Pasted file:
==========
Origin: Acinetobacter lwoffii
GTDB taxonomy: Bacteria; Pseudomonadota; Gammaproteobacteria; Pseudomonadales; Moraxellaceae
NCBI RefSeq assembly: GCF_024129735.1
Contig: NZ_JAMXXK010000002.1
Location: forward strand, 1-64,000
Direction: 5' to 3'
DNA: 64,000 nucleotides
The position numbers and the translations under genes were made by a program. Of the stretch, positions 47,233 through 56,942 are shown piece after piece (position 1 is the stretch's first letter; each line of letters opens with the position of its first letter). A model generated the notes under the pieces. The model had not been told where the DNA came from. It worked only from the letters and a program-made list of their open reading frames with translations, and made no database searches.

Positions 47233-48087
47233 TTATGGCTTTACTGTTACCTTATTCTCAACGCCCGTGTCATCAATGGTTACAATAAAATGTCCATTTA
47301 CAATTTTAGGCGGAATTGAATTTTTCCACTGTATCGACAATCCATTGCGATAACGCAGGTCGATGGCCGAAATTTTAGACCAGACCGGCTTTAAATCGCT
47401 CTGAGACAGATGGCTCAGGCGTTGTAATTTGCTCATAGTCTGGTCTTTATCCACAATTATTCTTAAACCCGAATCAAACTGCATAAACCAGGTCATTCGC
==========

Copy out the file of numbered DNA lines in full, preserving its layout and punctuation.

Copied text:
Origin: Acinetobacter lwoffii
GTDB taxonomy: Bacteria; Pseudomonadota; Gammaproteobacteria; Pseudomonadales; Moraxellaceae
NCBI RefSeq assembly: GCF_024129735.1
Contig: NZ_JAMXXK010000002.1
Location: forward strand, 1-64,000
Direction: 5' to 3'
DNA: 64,000 nucleotides
The position numbers and the translations under genes were made by a program. Of the stretch, positions 47,233 through 56,942 are shown piece after piece (position 1 is the stretch's first letter; each line of letters opens with the position of its first letter). A model generated the notes under the pieces. The model had not been told where the DNA came from. It worked only from the letters and a program-made list of their open reading frames with translations, and made no database searches.

Positions 47233-48087
47233 TTATGGCTTTACTGTTACCTTATTCTCAACGCCCGTGTCATCAATGGTTACAATAAAATGTCCATTTA
47301 CAATTTTAGGCGGAATTGAATTTTTCCACTGTATCGACAATCCATTGCGATAACGCAGGTCGATGGCCGAAATTTTAGACCAGACCGGCTTTAAATCGCT
47401 CTGAGACAGATGGCTCAGGCGTTGTAATTTGCTCATAGTCTGGTCTTTATCCACAATTATTCTTAAACCCGAATCAAACTGCATAAACCAGGTCATTCGC